Psychology: Making Smart Decisions with Your Stock Compensation

When making decisions about your equity compensation, remember that the brain can work against you. Here are a few potential pitfalls to avoid. If in doubt, consider reaching out to a financial professional. psychology: make a plan for your equity compensation or stock options
5 min read
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Key Takeaways

  • Investor psychology offers insights that can help you make smart decisions with your stock compensation
  • Create a financial plan, perhaps with an advisor, that includes hypothetical situations and how you’d respond
  • Lay out your equity compensation investment plan before you’re under stress or pressure to make a decision

Stock options, restricted stock units, and other forms of equity compensation are valuable benefits that require you to make investment decisions even if you don’t have much investing experience. Fortunately, investor psychology offers insights that can help you make smarter decisions with your stock compensation. When in doubt, consider seeking advice from a financial professional with the right expertise.

Be Mindful of Your Thought Process

Experts who study investor psychology identify mind-sets that can get in the way of smart investment decisions. One of the most common is the natural tendency to focus on short-term needs at the expense of long-term interests. We all do this. It’s why many people put off saving for their children’s college tuition or their own retirement—two solid goals for stock compensation—and end up with a funding shortfall.

We also tend to feel more pain from financial losses than we feel elation from financial gains. If your company’s stock price starts to drop, it’s only natural to have a knee-jerk reaction to sell shares acquired from stock grants. However, consider whether this might cause you to miss out on long-term gains if or when the stock price recovers.  (Learn tips for riding out volatility in your company’s stock.)

An interesting but perhaps less obvious phenomenon is the so-called “endowment effect,” a term coined by Nobel Prize–winning economist Richard Thaler. He found that people often demand more to give up something they own (such as company shares) than they’d be willing to pay to acquire it. This mind-set can lead you to think the right price to sell your company’s stock is much higher than the stock’s current price. In other words, it’s easy to believe that your company’s stock is undervalued, whether or not that’s accurate.

Be Wary of Tunnel Vision About Your Company’s Stock Price

People sometimes focus too much on a single piece of information, such as a company’s highest historical stock price. Believing the stock price will return to that level, employees may cling to their company’s stock even if better investment opportunities exist. For example, with stock options, you might reason that because your company’s stock traded at $44 per share back in 2016 but fell to $35 in 2019, you shouldn’t exercise your options until the stock price has regained its former level. However, it may never return to that price during your options term, which is limited.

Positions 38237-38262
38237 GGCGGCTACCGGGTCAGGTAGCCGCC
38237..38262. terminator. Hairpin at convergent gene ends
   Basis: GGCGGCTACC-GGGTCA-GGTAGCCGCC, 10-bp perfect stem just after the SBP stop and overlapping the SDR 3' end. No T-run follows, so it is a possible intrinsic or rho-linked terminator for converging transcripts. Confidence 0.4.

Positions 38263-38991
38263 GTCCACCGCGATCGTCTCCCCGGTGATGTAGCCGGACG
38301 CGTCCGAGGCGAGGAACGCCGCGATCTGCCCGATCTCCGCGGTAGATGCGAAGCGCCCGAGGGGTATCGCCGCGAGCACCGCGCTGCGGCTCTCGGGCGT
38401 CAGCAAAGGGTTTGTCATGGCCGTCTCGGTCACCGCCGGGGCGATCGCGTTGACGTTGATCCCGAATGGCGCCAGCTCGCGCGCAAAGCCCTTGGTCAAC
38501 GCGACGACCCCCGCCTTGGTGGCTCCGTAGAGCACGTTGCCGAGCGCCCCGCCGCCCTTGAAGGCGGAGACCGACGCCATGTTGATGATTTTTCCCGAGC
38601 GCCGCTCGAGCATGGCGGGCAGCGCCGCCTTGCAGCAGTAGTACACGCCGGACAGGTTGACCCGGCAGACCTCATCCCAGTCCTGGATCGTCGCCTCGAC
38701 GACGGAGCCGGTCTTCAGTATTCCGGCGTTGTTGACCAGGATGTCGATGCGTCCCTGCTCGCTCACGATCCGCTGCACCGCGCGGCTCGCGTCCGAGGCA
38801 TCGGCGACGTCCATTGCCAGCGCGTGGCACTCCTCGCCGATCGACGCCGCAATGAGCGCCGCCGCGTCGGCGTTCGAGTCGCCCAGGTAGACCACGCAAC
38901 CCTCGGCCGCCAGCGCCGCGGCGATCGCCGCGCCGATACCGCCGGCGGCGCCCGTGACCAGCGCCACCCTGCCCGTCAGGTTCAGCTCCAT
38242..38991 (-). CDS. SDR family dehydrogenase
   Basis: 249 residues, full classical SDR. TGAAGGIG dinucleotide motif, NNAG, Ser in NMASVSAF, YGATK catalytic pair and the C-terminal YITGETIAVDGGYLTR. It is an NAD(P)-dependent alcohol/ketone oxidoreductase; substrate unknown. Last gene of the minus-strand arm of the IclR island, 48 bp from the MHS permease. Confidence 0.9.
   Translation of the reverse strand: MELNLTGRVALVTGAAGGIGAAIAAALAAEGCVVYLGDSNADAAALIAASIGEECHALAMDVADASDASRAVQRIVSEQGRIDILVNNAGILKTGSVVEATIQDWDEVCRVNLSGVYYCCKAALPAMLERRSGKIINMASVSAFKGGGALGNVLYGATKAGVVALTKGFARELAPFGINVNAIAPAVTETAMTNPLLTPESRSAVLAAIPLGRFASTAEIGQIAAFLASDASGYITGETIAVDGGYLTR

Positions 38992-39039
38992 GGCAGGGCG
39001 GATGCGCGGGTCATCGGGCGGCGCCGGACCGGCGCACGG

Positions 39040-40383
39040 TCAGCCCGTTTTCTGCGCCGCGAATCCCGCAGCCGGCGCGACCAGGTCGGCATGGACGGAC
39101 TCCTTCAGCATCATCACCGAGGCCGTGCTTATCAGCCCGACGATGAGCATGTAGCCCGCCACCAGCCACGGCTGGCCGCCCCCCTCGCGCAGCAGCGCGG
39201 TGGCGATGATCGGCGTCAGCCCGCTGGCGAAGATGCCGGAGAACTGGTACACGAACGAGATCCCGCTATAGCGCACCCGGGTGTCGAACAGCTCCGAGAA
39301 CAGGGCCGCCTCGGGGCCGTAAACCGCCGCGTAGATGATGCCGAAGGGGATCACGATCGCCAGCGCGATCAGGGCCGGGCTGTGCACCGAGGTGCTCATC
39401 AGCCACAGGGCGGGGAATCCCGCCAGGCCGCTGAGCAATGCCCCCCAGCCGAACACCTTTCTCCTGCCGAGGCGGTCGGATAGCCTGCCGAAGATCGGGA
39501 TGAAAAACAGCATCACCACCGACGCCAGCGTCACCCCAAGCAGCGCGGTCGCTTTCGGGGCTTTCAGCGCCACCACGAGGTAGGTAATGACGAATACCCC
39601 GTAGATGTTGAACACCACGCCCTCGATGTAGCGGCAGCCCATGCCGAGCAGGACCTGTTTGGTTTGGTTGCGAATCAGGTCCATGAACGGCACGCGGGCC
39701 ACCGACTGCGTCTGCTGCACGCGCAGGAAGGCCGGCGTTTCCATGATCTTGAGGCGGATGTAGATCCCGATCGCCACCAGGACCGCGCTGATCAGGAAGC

Similarly, we often assume past patterns influence future chances, a phenomenon known in psychology circles as the “gambler’s fallacy.” Investors sometimes believe that because a stock has declined significantly it’s bound to go back up at some point simply because it’s due for a recovery. If you did well with stock options during a previous market boom, you may be tempted to refrain from exercising your current options and selling the shares until you can once again realize a big score. That kind of all-or-nothing approach can put you at risk of losing the options altogether if their term expires, or it may cause you to hold shares for too long.

How You Can Make Better Decisions

Consider developing a written strategy for your stock awards. Imagine various scenarios and how you’d respond to them. Creating investment strategies when you have ample time to consider them is better than leaving decisions until you’re under stress or time pressure.

Start with realistic expectations about your equity compensation and how it could help you reach your investment goals.  A written plan can help you to resist the urge to make rash decisions during periods of market volatility, or help you feel more confident about selling your company’s stock to diversify your portfolio. 

With a plan in place, you may be more comfortable making decisions and better able to balance your emotions against the discipline of price and date targets.

Talk to your TD Ameritrade Financial Consultant about the role equity compensation plays in your overall financial picture. We can get you connected to the right professionals to help you maximize your investment and wealth strategies so they can best align with your goals.

This article was developed with input from


Key Takeaways

  • Investor psychology offers insights that can help you make smart decisions with your stock compensation
  • Create a financial plan, perhaps with an advisor, that includes hypothetical situations and how you’d respond
  • Lay out your equity compensation investment plan before you’re under stress or pressure to make a decision

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